The savanna biome is mostly grasslands with a few trees here and there. It has one good rainy season with long periods of drought every year, so its carrying capacity is below average. Because of all the grass, this biome supports lots of grazing mammals such as antelope, zebra, and bison, along with the famous feline predators such as lions and cheetahs. The best known savanna is in central Africa, but the central prairies of the U.S. count as well.
Freezing fields of the tundra
The main characteristic of the tundra is that the ground stays permanently frozen. The extreme tundras like those near the north and south poles are too cold for almost anything to live there, so the carrying capacity is really low. The less extreme tundras can support lots of mosses and grasses, along with mammals such as caribou and bears. The tundra can actually be pretty nice in the summer, but winter turns the place into a deep freeze.
Splashing around in freshwater
The freshwater biome includes things like rivers, lakes, and ponds. These areas can be affected by temperature swings, the amount of available O2, and the speed of water flowing through. All of these are affected by the larger climate area the freshwater biome is in, which also affects the biotic components. For example, lakes and rivers near the tropics can have really high carrying capacities, while those in the tundra will have very low carrying capacities. Algae, fish, amphibians, and insects are found in freshwater biomes.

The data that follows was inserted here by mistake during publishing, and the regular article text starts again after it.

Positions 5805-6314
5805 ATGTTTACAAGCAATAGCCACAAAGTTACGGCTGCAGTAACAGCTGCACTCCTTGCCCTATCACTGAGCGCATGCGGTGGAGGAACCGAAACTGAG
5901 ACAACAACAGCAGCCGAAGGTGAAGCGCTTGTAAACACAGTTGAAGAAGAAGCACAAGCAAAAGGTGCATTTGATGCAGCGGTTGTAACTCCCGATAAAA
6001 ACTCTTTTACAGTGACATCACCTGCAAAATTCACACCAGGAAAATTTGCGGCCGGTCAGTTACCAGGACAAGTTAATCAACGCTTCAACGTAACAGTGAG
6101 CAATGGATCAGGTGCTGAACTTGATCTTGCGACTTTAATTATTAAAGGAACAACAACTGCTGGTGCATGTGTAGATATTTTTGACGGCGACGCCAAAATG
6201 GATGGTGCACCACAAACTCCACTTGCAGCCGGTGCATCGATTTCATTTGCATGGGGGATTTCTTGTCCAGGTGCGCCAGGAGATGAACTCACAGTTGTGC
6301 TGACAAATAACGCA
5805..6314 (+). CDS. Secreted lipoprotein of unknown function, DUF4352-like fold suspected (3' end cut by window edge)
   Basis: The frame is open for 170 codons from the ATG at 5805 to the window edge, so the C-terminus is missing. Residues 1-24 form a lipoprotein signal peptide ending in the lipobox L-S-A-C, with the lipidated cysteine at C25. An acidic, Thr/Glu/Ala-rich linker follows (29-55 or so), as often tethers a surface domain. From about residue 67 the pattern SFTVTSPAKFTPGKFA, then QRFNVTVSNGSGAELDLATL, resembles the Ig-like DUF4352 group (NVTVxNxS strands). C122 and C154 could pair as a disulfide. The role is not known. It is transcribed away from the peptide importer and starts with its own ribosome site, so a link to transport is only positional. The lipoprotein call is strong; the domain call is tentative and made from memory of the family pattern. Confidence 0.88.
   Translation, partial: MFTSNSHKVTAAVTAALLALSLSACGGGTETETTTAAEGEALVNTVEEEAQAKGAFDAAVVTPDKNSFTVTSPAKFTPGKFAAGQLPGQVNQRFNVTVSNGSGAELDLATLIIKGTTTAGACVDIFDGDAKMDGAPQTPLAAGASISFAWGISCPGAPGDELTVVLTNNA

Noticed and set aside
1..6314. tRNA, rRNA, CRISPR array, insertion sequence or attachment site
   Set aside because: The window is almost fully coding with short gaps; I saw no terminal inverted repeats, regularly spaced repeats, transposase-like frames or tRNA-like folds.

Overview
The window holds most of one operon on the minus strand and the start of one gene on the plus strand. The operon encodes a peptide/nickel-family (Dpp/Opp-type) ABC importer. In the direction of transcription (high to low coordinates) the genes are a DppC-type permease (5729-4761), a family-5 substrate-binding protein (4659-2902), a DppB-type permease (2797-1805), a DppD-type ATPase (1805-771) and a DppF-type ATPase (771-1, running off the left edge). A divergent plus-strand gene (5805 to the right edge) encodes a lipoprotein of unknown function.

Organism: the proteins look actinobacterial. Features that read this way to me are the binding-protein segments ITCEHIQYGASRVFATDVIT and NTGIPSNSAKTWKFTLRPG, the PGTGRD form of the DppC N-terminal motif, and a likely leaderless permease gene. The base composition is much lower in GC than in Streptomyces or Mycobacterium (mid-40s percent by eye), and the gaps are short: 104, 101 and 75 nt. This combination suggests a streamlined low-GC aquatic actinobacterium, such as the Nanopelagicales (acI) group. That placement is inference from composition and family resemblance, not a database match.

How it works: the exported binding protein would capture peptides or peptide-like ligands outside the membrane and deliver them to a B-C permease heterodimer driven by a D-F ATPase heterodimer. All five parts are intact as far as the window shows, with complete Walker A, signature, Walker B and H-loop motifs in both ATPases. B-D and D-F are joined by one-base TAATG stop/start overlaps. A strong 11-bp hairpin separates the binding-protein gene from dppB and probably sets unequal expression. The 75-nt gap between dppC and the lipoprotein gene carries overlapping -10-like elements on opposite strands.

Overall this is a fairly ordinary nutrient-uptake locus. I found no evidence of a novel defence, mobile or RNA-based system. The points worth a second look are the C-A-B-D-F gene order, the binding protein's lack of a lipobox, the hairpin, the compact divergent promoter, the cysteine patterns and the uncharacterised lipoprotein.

Exploring the open oceans
The oceans cover about 70 percent of the earth’s surface, so this is by far the biggest biome. The temperature swings aren’t nearly as big in the oceans as they are on land, and there’s plenty of water to go around (duh, it’s the ocean) so the carrying capacity of the oceans is really huge. The density and diversity of organisms isn’t quite as high as in the tropical rain forest, but the total number of organisms in the oceans is way bigger than all the terrestrial biomes put together.
The ocean biome is divided into the following different regions: